A constant in Rawlings guitar chain is a Fairchild compressor. “I’m not interested in the compression as much as the sound its transformers add to the chain,” he says. “It gives a little point to the midrange that makes it easier to poke out from Gill’s guitar and be present under the vocals.” Photo by Tim Bugbee

Ghosts glide and whisper everywhere in the music of David Rawlings and Gillian Welch. And it’s been that way since 1996, when the duo made the transition from respected Nashville songwriters to revered roots-music performers with Welch’s debut Revival. Through all their subsequent albums—five under Welch’s name and a pair, including the new Nashville Obsolete, under Rawlings’ solo nom de plume David Rawlings Machine—two things have remained constant: their twined voices and guitars, and those ghosts.

The spirits of the past have never been more present than they are in Nashville Obsolete’s “Bodysnatchers,” where Rawlings channels the Devil-obsessed Mississippi blues pioneer Skip James in his keening tenor singing. The spare pace of the guitars evokes the quiet of the plantation-era Delta at midnight. A moaning violin cuts the stillness between verses like a night bird crossing the moon, and the lyrics—filled with breath by the couple’s trademark close harmonies—spin a web of voodoo, soul-selling, and murder. If “Bodysnatchers” isn’t the perfect Southern Gothic creeper, it’s close.

But as fixated on sadness, loss, damnation, and missed opportunities as many of the Grammy-nominated duo’s compositions are, you’ll also find joy in these refracted tales from America’s past. The jig “Candy,” for one, grabs the sweet promise of life in a rural town just after World War II—a time when bluegrass was born from the melting pot of British and Appalachian folk music, blues, jazz, and chiming string bands.

“The blend of Gillian’s guitar and my guitar is an arrangement in itself. My guitar playing is built to work with her guitar playing. Without her, I don’t know what you’d have left of me.”

Rawlings and Welch first crossed dusty paths as students at Boston’s Berklee College of Music, where they formed their songwriting, performing, and romantic partnership after meeting at an audition for the school’s only country band. Born in the small colonial town of North Smithfield, Rhode Island, Rawlings fell under country’s spell in the ’70s.

“That music invaded the AM and FM radio stations to some degree, so I heard story songs and country songs since the time I was 3 years old,” he says. “I remember hearing Jim Croce, and Kenny Rogers with ‘The Gambler.’ Those songs came out of the American folk music tradition. I’m also sure that as a kid I heard ‘John Henry’ somewhere. Songs like that pulled me in.”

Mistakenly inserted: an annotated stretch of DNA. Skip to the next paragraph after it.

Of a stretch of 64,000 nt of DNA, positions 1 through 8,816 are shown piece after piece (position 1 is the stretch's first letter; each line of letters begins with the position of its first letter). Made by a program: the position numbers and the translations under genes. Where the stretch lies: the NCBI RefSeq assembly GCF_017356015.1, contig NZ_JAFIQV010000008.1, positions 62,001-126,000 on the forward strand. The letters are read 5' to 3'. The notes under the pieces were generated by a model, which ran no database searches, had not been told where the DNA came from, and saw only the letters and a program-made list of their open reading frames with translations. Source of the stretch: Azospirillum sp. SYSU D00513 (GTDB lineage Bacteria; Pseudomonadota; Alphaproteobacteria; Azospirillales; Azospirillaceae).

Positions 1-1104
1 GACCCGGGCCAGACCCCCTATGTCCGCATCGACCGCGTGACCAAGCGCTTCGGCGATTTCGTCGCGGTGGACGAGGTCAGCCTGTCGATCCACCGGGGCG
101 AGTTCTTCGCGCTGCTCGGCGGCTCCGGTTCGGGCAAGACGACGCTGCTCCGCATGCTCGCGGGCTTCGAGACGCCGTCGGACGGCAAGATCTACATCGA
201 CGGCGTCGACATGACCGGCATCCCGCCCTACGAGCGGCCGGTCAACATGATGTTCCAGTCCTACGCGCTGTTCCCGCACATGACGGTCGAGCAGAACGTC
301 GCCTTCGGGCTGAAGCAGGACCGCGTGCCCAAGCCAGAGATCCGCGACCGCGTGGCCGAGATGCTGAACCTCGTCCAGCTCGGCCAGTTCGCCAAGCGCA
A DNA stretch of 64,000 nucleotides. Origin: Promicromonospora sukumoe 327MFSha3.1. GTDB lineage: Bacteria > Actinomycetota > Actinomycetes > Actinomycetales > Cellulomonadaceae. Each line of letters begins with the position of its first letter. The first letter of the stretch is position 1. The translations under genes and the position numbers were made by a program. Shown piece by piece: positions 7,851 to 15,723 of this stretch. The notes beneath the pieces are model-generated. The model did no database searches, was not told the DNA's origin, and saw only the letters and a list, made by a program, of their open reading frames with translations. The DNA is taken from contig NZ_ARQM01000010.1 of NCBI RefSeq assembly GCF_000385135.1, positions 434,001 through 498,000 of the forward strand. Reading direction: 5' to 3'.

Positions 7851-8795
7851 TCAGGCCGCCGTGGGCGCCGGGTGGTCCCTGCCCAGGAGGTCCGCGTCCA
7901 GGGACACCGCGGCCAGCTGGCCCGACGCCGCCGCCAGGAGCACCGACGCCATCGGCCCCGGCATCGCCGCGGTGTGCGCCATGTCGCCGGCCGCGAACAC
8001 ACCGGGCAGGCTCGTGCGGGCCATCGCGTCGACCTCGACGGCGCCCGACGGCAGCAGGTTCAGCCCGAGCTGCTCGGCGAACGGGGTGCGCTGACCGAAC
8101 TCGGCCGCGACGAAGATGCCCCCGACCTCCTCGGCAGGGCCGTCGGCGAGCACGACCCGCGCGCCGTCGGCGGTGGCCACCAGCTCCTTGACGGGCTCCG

So did the guitarists who played them. But unlike many 6-string-fixated Berklee students, Rawlings developed a highly personal sonic perspective. The subtleties of jazz hornmen Miles Davis and Chet Baker stoked an interest in unusual intervals and subtle dissonant touches that enliven harmonies. And his guitar instructor, Lauren Passerelli, helped Rawlings bare the secrets of the mountainous multi-tracked tones of the Smiths’ Johnny Marr, another of Rawlings’ heroes.


Guitarist David Rawlings met his musical and life partner, Gillian Welch, when they were students at
Berklee College of Music. Photo by Henry Diltz

That opened Rawlings up to the world of textural music informed by harmony. And that world is where he and Welch have resided ever since. It’s the key to the rich vistas their blend of voices and guitars paints on Nashville Obsolete and elsewhere.

“I think of myself as an arranger who happens to play guitar enough that I have passable technique,” Rawlings allows. “The blend of Gillian’s guitar and my guitar is an arrangement in itself. My guitar playing is built to work with her guitar playing. Without her, I don’t know what you’d have left of me. If I started working with a different guitarist, I’d probably have to change my own playing to make it fit.”

Recorded in the duo’s Woodland Studios in East Nashville—a legendary facility with a long history of recording classic country hits—Nashville Obsolete was a mantra for the duo before it was an album title. “It crosses our minds that virtually everything we do and every tool we use is obsolete,” he observes. “The microphones, the tape we record on, the tape machines, and even the recording studio is obsolete because music is no longer supposed to be something you should spend any money making, because you can’t make any money off of it. Nashville Obsolete was a phrase we’d kicked around for a long time, so we thought it was appropriate for this batch of songs.”

We dug deeper into the making of the album when we spoke with Rawlings on a recent sunny day in Nashville.

How do you record your acoustic guitar?
The method that Matt Andrews, who has engineered most of the records I’ve done, and I came up with has been gradually dialed in over the years. I’ve always used a Sony C-37A microphone—a tube microphone made in the late ’50s and early ’60s—and an old Neve 1055 preamp module.

The sound of my and Gillian’s guitars is a combination of what bleeds through the vocal mics—we use a Neumann M49, usually—and the mics we use on our guitars. We’re usually sitting close enough that every sound blends through every microphone. So the sound is a composite.

The only other constant in my guitar chain is a Fairchild compressor I bought years ago that has a particular tone. I’m not interested in the compression as much as the sound its transformers add to the chain. It gives a little point to the midrange that makes it easier to poke out from Gill’s guitar and be present under the vocals.